Evolving complexity of software systems and the interactions among them is one of the key problems in a large enterprise such as ING. As the systems evolve, it becomes difficult to reason about them and their dependencies. It also becomes harder to modify an existing system because it may cause unexpected effects in another system. A large contributing factor to this problem is the lack of visibility on how these systems interact among each other and their agreed contracts. At ING, we embark on a journey to apply concepts from functional programming, catalogue-driven fulfilment and distributed systems engineering to solve this problem. This is why we built Baker, an open-source library that facilitates: - An internal DSL to model micro-service based process flows in a declarative manner; - and an execution engine that first compiles the DSL program to a Petri Net and then executes it in an Akka cluster. Apart from compile-time verification, modelling processes with Petri Net enable us to analyse them and derive several interesting properties such as liveness and reachability of a business process. All system interactions in process are visualized as a graph as well. Intrigued? In this talk we are going to present Baker and demonstrate how we apply it to model and execute complex (micro-)service based process flows. We will show how by using Baker, we have significantly reduced the development time, which in turn fostered greater reusability of system interactions and reasoning about their underlying complexity.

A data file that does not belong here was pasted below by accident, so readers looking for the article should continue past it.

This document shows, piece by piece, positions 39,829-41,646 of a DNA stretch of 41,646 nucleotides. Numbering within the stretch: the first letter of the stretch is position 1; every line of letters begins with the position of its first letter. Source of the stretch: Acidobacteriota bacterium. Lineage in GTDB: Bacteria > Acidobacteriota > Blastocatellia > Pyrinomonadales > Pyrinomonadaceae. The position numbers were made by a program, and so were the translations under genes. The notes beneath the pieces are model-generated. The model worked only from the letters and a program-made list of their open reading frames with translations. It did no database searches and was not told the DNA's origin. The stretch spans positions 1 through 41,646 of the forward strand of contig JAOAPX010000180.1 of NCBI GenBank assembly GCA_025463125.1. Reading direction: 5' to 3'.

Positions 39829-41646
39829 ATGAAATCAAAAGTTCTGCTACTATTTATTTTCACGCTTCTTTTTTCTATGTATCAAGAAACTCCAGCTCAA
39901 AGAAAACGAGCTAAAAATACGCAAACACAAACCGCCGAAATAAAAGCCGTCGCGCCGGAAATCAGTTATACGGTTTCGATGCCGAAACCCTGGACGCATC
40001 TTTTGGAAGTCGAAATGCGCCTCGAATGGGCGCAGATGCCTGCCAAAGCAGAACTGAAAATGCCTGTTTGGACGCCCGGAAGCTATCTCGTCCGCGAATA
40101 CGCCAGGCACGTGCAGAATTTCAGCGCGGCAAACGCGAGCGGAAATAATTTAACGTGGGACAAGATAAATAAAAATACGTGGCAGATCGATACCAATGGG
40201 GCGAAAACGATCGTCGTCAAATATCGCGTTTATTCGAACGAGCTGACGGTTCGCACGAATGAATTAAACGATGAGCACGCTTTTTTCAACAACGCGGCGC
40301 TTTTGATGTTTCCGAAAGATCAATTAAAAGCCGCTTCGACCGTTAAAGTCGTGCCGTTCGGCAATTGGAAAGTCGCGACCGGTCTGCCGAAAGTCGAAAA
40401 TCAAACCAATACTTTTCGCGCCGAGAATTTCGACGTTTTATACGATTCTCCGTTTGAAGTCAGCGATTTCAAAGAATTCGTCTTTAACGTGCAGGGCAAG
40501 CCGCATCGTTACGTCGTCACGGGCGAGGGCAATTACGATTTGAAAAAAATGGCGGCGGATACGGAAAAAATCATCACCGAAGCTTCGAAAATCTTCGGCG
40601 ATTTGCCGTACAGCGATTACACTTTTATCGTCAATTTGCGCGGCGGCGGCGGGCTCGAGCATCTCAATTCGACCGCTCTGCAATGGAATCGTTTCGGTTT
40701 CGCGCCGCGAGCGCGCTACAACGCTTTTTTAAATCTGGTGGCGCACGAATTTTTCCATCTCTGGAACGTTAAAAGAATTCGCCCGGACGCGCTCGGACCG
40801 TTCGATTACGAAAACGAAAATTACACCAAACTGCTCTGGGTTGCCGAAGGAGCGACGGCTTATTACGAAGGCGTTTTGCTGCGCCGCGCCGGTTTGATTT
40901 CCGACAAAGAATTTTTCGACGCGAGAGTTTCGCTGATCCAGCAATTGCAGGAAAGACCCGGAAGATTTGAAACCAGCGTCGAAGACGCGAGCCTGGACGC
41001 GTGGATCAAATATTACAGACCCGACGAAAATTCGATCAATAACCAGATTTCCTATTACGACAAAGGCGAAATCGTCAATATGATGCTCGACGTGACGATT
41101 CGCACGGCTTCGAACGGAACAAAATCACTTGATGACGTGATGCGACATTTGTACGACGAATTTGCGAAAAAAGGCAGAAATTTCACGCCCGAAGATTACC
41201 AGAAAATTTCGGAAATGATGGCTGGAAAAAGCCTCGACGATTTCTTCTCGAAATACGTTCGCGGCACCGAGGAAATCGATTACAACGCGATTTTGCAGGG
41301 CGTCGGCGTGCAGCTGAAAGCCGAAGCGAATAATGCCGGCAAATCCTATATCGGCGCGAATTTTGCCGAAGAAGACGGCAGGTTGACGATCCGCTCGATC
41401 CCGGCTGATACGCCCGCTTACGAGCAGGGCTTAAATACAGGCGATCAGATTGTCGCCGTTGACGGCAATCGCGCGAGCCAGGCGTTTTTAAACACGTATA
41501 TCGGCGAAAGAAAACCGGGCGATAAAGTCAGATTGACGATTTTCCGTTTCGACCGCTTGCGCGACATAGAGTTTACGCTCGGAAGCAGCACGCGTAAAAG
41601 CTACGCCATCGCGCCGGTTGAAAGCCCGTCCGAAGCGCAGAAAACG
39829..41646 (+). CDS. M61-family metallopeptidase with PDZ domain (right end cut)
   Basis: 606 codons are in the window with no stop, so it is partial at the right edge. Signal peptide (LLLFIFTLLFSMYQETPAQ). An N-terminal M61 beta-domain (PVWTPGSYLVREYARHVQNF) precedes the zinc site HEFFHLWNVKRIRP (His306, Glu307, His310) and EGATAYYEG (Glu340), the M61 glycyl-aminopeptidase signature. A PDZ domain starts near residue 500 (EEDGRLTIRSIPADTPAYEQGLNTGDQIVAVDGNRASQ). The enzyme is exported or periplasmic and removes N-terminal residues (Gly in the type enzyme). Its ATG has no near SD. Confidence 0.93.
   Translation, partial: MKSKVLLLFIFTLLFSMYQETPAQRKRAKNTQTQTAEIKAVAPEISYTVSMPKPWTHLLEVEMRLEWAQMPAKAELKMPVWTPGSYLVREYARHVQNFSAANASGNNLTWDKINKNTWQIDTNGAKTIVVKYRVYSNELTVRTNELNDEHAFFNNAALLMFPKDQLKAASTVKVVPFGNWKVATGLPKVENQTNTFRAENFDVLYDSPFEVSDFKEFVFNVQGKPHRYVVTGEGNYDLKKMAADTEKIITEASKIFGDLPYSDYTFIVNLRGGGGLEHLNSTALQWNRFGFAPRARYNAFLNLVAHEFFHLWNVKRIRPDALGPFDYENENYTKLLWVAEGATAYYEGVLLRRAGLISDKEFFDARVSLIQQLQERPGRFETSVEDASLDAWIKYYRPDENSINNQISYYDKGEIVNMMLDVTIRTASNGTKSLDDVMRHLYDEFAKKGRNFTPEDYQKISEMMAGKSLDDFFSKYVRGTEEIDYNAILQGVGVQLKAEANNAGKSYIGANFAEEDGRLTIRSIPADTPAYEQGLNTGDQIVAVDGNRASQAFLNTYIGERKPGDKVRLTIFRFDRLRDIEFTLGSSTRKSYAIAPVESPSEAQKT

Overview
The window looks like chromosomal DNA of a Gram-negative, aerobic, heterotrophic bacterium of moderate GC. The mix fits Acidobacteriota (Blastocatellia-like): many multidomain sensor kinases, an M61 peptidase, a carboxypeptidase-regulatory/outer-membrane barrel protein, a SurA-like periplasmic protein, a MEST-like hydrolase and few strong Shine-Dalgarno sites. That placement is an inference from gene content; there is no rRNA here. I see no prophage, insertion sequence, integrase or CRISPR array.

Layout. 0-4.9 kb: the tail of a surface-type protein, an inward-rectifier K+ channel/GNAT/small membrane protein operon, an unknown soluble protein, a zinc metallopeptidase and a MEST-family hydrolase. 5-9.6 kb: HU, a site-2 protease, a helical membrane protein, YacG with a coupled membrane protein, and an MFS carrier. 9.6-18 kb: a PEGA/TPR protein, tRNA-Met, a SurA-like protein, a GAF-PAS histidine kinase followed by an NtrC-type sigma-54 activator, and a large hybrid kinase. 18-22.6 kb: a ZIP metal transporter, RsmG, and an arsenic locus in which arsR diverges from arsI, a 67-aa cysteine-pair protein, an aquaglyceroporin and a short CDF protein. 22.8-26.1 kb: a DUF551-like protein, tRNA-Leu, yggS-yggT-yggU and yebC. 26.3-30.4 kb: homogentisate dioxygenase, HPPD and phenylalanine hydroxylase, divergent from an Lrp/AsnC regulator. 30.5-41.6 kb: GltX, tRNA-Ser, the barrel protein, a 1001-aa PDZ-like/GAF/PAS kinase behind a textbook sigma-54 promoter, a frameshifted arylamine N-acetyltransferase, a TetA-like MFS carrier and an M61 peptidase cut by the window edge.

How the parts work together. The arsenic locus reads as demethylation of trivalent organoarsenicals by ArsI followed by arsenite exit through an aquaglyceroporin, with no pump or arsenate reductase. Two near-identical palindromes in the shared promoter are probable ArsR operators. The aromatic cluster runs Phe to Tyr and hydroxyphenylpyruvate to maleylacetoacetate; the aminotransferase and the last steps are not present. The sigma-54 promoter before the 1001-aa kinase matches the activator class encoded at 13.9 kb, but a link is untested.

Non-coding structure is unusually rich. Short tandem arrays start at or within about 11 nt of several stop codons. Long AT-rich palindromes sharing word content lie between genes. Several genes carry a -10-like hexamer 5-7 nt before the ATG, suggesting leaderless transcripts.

Adil Akhter is a Lead Engineer at ING in Amsterdam. He is a functional programmer and has been primarily hacking with Scala, Haskell and F#.